Inspiring Tale: How Kerala Panchayat bring a dying river back to life

The Kuttamperoor stream in Kerala, connecting the Pampa and Achankovil rivers, had been a nearly stagnant, shrunken cesspool of dumped waste and weeds for more than a decade. Some weeks ago, it was resuscitated as a flowing river, thanks to the will of the Budhanur gram panchayat in Alappuzha district, and the commitment of 700 local men and women who worked to bring the river back to life under the MGNREGA.

The Kuttamperoor was once a full 12 kilometres long and, at places, over 100 feet wide. The river originates from Achankovil at Ulunthi, near Mavelikkara, and flows through Ennackad, Budhanur, Kuttamperoor, Mannar, and Pandanad before merging with the Pampa at Nakkida near Parumala in Pathanamthitta district.

According to legend, it was originally a man-made canal on which wide-bodied vessels known as kettuvallams carried items of trade and daily requirement. The river irrigated 2,000 acres of paddy fields, and was the lifeline for thousands of people who lived on its banks. Country boats (palliyodams) once raced on it during the famous Aranmula boat race. The river was also a natural flood control channel between the Pampa and Achankovil.

The advent of modern transportation, coupled with urbanisation, began the process of the river’s slow death. The kettuvallams ceased to operate. Weeds overran the river, and the hotel industry and local residents converted it into a giant garbage bin. Three bridges were constructed across the river in a manner that severely restricted its flow. There was unchecked, illegal sand mining on the riverbed, its banks were dug up to mine clay for brick units, and there was rampant encroachment. Chemical fertilisers from fields and sewage from human settlements flowed into the river.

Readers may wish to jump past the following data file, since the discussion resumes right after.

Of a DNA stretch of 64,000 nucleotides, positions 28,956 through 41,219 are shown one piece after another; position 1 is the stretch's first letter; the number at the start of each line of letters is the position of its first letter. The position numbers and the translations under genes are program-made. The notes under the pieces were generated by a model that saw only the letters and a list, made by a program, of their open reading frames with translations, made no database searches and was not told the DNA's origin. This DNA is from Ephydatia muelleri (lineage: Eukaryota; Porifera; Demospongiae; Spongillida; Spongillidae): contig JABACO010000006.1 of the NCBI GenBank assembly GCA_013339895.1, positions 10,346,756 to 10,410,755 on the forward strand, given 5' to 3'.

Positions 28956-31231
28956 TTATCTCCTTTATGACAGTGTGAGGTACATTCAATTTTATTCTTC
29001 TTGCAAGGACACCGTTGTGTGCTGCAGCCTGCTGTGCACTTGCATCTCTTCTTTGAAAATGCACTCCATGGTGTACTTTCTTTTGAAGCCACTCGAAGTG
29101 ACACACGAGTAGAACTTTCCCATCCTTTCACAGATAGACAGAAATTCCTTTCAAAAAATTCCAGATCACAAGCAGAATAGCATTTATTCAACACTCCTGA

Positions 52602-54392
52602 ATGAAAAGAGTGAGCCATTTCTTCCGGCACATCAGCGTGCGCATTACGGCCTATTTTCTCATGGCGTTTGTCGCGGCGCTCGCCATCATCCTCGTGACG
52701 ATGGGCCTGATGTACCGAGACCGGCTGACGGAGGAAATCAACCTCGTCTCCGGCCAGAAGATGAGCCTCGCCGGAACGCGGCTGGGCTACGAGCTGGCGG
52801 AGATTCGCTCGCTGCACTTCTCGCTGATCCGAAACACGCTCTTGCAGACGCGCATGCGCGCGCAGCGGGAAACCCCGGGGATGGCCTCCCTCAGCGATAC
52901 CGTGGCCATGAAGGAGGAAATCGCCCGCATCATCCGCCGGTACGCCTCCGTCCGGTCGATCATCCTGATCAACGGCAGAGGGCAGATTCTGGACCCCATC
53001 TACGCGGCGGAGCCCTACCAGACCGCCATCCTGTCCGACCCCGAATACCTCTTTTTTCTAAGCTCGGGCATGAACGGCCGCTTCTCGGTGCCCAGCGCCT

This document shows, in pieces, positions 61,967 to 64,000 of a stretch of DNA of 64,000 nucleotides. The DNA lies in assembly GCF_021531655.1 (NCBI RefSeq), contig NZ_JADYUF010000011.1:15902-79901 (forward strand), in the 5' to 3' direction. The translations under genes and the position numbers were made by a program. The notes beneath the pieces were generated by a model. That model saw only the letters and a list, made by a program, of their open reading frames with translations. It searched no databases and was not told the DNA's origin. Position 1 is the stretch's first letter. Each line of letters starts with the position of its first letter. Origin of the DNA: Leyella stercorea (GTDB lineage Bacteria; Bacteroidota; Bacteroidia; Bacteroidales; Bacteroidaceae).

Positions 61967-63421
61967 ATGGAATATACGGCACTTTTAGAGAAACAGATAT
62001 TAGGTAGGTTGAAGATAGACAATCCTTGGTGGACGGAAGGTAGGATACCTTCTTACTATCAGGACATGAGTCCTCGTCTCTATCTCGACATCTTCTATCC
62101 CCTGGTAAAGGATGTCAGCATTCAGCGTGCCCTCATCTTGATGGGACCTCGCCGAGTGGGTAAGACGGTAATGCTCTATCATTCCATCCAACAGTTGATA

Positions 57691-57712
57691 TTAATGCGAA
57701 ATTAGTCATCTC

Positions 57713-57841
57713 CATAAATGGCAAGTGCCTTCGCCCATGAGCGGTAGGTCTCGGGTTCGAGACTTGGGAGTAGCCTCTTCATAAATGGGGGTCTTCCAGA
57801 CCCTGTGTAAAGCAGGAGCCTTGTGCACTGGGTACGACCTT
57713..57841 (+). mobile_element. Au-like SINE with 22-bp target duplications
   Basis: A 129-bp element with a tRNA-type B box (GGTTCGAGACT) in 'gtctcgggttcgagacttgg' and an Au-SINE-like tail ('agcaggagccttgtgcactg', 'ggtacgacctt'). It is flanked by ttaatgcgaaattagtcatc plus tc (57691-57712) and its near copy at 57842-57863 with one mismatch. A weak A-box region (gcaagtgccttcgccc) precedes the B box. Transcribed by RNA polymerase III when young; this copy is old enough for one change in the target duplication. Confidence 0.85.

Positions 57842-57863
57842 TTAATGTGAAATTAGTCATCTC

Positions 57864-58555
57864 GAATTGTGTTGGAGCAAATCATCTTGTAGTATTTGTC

For over two decades, the Kuttamperoor lay neglected and abused and, by 2005, it had been reduced to a marshy, polluted cesspool perhaps 10-15 feet wide, with patchy water and almost no flow.

The move to revive the river was proposed in 2013, and received a push after a dry spell in the region. A 700-strong local group of villagers, mostly women, have spent weeks wading through toxic waste, algae and risking deadly water-borne diseases to physically de-silt and clean the river. After 70 days of back-breaking effort, the results began to show. The 12-kilometre long river now brims with water, the stench is gone and children are playing on its green banks once more.

Now, people residing near the banks of the river swear their wells are flush with water. But a bigger challenge awaits: To fight off the sand mafia and encroachers and ensure the river doesn’t turn into a sewer again. But for now, their herculean effort has catapulted the sleepy village to the headlines.

This article is originally published in as a DRP News Bulletin. To visit the page, click here.

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